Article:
Newbie roofing question

I'm in Southern California. I've had my garage renovated into a TV room - it's a separate structure and too small for two cars so we decided to make use of the space.
...but the roof leaks. I've had a handyman type twice try to "fix" it with tar, etc, but to no avail. I figure I need a new roof. At the very least it will help with the aesthetics, of course (the current roof uses really ugly giant roofing sheets which kind of flop over the edge and look nothing like the nice ones on our house...) but the main issue is, of course, not getting our TV room wet on the 3 or 4 rainy days each year.
I've got a roofing guy coming over for a quote on Friday. I thought I'd post here to get a handle on what I need to ask, what I need to know, and what to expect.
Here are the specifics:
It's a pitched-roof garage with no eavestroughing. Interior is approximately 20x12 feet. There are two sunlights on one side of the roof (installed by the previous owner and probably responsible for the leak.)
Can anyone help?
Regards,
Relaxification
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skylights are sorta notorious for potential problems,look closely at your skylights. A leaky skylight may manifest itself in another area "downhill".

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It's almost a shame isn't it for just 3-4 rains a year. Did you just throw that in to bother the rest of the country as winter approaches? Get a complete tear off and a new roof and a GUARANTEE. Shop prices as the range can be double for the high estimate versus the low for the same job. You'll be fine. Happy viewing.
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snipped-for-privacy@xoxy.net (MaxAluminum) wrote in message

Sorry about the rain stats. But I'm from Toronto originally, so I feel for you. I think you're right about the skylights. We've tried putting a tarp on the roof as a temporary measure but it didn't work at all, making me think it's more complicated than just a hole near the skylight. Time will tell.
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Where does it leak?. If there is just one leak, you may be able to trace it into the attic space by hosing the roof in suspect area, then find the place it comes in, and get some canned roof repair mastic and slop it on. Trouble with re-roofing, the roof may be fine, but flashing around skylights could be improperly installed, so a new roof might not help at all, short of stripping to decking, and reflashing around lights. It is unusual for a reasonably new roof to leak anywhere except where things, like skylights or pipes, penetrate the roof. If you do decide to re-roof, having not figured out the leak source, be sure to get references, check with Better Business Bureau for negative reports, get a warrantee, and have them start from the wood decking outwards - do not cover existing mineral felt and shingles, as you have less chance of a watertight job if you cover old roofing and old flashing.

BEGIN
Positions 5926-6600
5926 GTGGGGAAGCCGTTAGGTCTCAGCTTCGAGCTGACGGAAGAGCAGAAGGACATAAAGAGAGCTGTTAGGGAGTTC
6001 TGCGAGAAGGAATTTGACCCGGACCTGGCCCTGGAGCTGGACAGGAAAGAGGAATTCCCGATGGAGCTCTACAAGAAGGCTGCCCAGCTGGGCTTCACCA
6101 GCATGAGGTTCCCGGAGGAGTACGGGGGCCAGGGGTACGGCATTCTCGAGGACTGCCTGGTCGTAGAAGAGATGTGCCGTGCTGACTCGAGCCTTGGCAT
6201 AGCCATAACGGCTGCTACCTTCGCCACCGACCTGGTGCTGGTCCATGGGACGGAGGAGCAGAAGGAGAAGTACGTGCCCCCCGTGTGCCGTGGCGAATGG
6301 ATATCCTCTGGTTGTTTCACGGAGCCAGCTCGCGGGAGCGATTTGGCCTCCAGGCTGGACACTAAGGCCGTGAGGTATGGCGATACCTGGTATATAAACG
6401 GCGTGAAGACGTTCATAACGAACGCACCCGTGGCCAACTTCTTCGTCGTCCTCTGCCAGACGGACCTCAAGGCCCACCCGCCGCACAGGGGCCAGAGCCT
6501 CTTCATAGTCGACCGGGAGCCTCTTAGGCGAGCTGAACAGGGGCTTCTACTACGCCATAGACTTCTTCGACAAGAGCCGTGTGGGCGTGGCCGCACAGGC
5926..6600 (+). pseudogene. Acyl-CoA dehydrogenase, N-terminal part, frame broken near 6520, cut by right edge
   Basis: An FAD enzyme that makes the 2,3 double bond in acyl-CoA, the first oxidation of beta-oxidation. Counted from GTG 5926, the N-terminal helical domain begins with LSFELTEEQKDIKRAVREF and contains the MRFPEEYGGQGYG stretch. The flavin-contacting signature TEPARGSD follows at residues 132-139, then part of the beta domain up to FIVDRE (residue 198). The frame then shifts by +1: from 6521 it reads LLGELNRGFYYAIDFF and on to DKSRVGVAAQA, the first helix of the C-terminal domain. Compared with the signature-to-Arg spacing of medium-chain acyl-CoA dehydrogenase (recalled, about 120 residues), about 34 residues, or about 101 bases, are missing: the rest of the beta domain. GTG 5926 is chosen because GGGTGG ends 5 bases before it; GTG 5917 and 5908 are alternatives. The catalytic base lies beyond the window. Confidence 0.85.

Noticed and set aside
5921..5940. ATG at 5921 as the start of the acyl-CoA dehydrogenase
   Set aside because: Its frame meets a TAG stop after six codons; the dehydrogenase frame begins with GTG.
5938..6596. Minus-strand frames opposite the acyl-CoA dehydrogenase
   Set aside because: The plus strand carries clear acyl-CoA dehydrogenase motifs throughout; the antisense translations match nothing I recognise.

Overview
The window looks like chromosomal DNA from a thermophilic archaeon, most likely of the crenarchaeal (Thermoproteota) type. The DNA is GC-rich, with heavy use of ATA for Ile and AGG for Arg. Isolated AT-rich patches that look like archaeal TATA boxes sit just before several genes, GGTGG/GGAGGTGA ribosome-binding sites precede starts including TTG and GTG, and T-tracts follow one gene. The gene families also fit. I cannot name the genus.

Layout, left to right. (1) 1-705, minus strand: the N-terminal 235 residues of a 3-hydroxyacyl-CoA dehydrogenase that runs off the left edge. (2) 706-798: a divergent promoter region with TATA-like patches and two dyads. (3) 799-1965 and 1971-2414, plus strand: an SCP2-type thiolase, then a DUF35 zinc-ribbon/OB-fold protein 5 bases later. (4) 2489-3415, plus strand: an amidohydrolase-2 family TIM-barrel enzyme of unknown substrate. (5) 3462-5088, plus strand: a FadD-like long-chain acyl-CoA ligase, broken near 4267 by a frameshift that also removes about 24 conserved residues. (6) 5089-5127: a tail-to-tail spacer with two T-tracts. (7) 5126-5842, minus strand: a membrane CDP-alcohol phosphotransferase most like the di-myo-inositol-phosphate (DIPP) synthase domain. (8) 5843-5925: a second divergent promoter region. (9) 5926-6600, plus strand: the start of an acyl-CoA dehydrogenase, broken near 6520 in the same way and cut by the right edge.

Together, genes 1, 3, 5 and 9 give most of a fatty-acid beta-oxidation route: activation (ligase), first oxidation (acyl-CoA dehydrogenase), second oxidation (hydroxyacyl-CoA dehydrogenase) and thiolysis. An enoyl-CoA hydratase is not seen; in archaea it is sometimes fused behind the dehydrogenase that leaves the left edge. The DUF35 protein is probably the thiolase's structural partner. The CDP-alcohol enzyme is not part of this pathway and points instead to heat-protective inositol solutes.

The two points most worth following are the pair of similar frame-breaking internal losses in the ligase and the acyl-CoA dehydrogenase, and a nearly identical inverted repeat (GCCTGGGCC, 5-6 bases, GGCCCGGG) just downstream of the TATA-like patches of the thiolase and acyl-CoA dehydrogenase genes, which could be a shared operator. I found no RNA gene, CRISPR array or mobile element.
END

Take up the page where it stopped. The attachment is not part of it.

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Those "ugly giant roofing sheets" as you call them are 90lb. roll roofing and are standard SoCal inexpensive roofing. Depending on how many layers are already on the roof you might be quoted a price on "re- roofing", that is, going over the current layers with another. A common practice. Having the current one torn off and roofed is more costly but looks and weathers best.
Cost wise, your choices are these...
90-lb roll roofing - cheapest "3-tab" shingles - middle "Architect" shingles - top of the line
Or you might lose your head and get spanish tile or slate. :-)
Oh, roofs are estimated by the "square". One square = 100 square feet.
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R > I'm in Southern California. I've had my garage renovated into a TV R > room - it's a separate structure and too small for two cars so we R > decided to make use of the space. R > R > ....but the roof leaks. I've had a handyman type twice try to "fix" it R > with tar, etc, but to no avail. I figure I need a new roof. At the
You may or may not need a new roof. As the other person indicated, where does it leak? Start at that point and try to trace back. Water will travel along the trusses.
Did tarring fix the problem for a while? It may be the tar lost it's elasticity when cold/cooler and cracked open. Something more flexible like caulk may be the answer.
OTOH since you don't like the present roof replacing may end up solving the problem. Be sure to let your roofer know there is a leakage problem which needs to be resolved. Part of the main house's existing roof should also be removed to properly join it with the TV Room's (so it won't leak at that seam!).
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snipped-for-privacy@rime.org (barry martin) wrote in message

Thanks. The structure is completely separate from the main house, so joins aren't a problem. But I think I have enough information now not to get screwed.
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